- Thermal processes such as pasteurization come up, as well. Blood is notoriously difficult when it comes to rising temperatures. When researching the best temperature for blood pasteurization, a common number I found was 60°C (140°F). How long is necessary? That varies by each potential pathogen, unfortunately, so it’s hard to say. Some sources say thirty minutes, but I’ve seen up to 10 hours in one study. To be able to attempt such a feat, you’d likely need something like a sous vide immersion circulator. Unfortunately, blood is such a difficult thing to heat, unless your aim is to actually cook the blood outright, using a low temperature / long time approach is probably the best option. Keep in mind that blood begins to denature at about 45 °C (113 °F) and completely after about 70 °C (158 °F). Blood that has been heated in any way may be changed.
Using Scalpels, & Anatomy/Physiology
- Talk to your donor. Make sure they don’t have health concerns such as anaemia that would prevent them from donating.
- Again, make sure your donor is tested to ensure they have no blood-borne pathogens.
- Utilize *sterile* scalpels – disposable scalpels can be purchased on Amazon. This makes sure the scalpel is sterile every time.
- Scalpels can cut deeply with minimal effort – so make sure to use a light hand.
- The donor should preferably be laying down or sitting upright to prevent them falling and any accidents.
- Do not reuse the scalpel blades. Disinfection does not mean sterilization.
- Knowing the anatomy of where you intend to cut is extremely important. DO NOT cut the neck, wrists, or anywhere with a high propensity to maim or kill your donor.
- Make sure your donor is well hydrated.
- The back of the shoulder is a common site for a donation; cutting an X can yield a better bleed, as can parallel lines close to each other.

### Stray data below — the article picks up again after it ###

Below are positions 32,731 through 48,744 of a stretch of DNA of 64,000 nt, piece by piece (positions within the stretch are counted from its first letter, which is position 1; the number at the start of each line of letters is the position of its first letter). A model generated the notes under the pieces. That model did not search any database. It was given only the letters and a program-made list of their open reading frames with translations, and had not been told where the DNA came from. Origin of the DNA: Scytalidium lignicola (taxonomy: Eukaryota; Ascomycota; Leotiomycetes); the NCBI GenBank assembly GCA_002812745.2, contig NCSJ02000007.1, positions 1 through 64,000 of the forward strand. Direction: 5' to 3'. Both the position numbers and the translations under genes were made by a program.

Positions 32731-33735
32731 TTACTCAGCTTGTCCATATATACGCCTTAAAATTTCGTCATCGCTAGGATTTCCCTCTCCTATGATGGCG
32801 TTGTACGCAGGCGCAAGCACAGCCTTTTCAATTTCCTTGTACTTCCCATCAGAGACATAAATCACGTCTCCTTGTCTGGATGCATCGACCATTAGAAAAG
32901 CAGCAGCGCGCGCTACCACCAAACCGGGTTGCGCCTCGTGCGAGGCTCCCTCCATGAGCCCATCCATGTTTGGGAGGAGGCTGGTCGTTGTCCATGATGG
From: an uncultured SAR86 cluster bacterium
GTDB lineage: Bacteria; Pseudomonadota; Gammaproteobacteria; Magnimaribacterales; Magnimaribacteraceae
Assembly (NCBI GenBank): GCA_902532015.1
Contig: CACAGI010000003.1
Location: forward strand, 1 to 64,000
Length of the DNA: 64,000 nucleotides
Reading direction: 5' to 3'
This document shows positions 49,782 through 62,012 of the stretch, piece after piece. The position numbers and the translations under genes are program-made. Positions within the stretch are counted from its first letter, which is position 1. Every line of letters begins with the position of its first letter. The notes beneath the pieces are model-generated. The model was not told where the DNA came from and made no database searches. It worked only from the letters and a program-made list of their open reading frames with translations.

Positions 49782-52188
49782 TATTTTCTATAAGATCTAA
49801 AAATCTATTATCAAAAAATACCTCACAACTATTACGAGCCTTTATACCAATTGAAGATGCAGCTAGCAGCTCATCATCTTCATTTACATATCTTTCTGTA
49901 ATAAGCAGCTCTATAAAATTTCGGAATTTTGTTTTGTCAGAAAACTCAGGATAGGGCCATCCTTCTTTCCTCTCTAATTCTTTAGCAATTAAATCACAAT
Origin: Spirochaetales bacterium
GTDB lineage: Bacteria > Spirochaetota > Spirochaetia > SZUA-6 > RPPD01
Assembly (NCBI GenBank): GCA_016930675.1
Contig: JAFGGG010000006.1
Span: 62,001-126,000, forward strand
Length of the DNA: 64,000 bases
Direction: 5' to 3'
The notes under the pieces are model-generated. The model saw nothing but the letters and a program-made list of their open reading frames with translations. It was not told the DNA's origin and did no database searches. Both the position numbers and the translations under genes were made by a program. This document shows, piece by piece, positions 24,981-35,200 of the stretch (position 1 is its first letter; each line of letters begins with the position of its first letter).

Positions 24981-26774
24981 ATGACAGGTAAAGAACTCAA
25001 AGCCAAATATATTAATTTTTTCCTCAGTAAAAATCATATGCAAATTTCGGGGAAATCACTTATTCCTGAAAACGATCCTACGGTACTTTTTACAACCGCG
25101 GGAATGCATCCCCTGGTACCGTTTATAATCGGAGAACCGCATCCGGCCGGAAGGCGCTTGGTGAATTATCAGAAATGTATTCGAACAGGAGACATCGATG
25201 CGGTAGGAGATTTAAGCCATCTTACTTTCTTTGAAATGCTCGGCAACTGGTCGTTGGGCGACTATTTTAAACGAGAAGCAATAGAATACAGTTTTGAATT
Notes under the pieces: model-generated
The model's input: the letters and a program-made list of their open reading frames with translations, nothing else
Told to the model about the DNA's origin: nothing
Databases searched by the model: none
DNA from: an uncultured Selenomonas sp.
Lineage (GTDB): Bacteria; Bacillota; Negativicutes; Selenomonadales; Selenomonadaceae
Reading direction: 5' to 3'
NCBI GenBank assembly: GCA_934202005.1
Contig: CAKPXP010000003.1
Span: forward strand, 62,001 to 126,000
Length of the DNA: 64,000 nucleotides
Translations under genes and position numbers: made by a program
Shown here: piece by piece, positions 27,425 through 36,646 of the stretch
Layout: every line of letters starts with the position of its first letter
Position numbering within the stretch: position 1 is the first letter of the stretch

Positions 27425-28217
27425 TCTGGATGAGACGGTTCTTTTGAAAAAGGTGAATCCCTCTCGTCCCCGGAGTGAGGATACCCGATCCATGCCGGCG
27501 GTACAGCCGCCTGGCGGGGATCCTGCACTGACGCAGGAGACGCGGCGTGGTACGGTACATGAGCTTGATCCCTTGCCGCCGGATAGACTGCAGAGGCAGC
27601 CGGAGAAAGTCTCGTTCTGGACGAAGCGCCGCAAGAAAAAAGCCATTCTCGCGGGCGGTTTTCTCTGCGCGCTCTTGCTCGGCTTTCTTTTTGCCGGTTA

- Keep a Sharps container for your used blades.
- Avoid putting your mouth directly on the wound. Even if you brush your teeth and use mouthwash first, your mouth isn’t sterile. Most work around this by letting the blood flow from the wound and angling it into their mouth that way.
- Clean the area *before* you cut, such as with 70% isopropyl alcohol. Do not apply alcohol to the wound after cutting; this can irritate the wound and even lead to infection.
- If the wound is deeper than 0.25-inches or longer than 0.75 inches, doesn’t close easily, or stop bleeding within a few minutes, your donor likely needs stitches.
- If they are turning pale, sweating, behaving strangely, their wound is bleeding excessively, lay them down and begin preparing for possible hypovolemic shock. Try to keep the area of the wound situated higher than the heart. Use caution, however, as this can, depending on the location of the wound, also slow blood flow to the brain. Cover the wound with a compress (do not remove – keep adding more layers, if necessary), apply / maintain pressure, and call your local emergency services. Get your donor to the emergency room immediately!
- Always have a first aid kit within easy reach when cutting someone. Items recommended are disposable gloves, alcohol/antiseptic wipes, saline, gauze pads, compress dressings, medical tape, bandages, steri-strips, and cold/hot packs.
- Have important health and medical information, such as contact numbers, medications, blood type, known illnesses, etc., ready in case of an emergency. Keep a Sharps container for your used blades.
- Being caught up in the moment might be difficult to avoid, but if, for any reason, your donor is reacting badly to the situation: Stop the donation.
- Covering the wound with a sterile bandage until a scab is formed helps minimize bacterial invasion and protect against re-opening. That being said, when removed, a bandage that sits tightly against a wound can rip off the closing tissue that has formed, causing longer healing times and more potential scarring.
- If you decide to use an ointment, make sure your donor isn’t allergic/intolerant, as this can cause a rash and even lead to infection.
By Alexia and Ossivorous Oose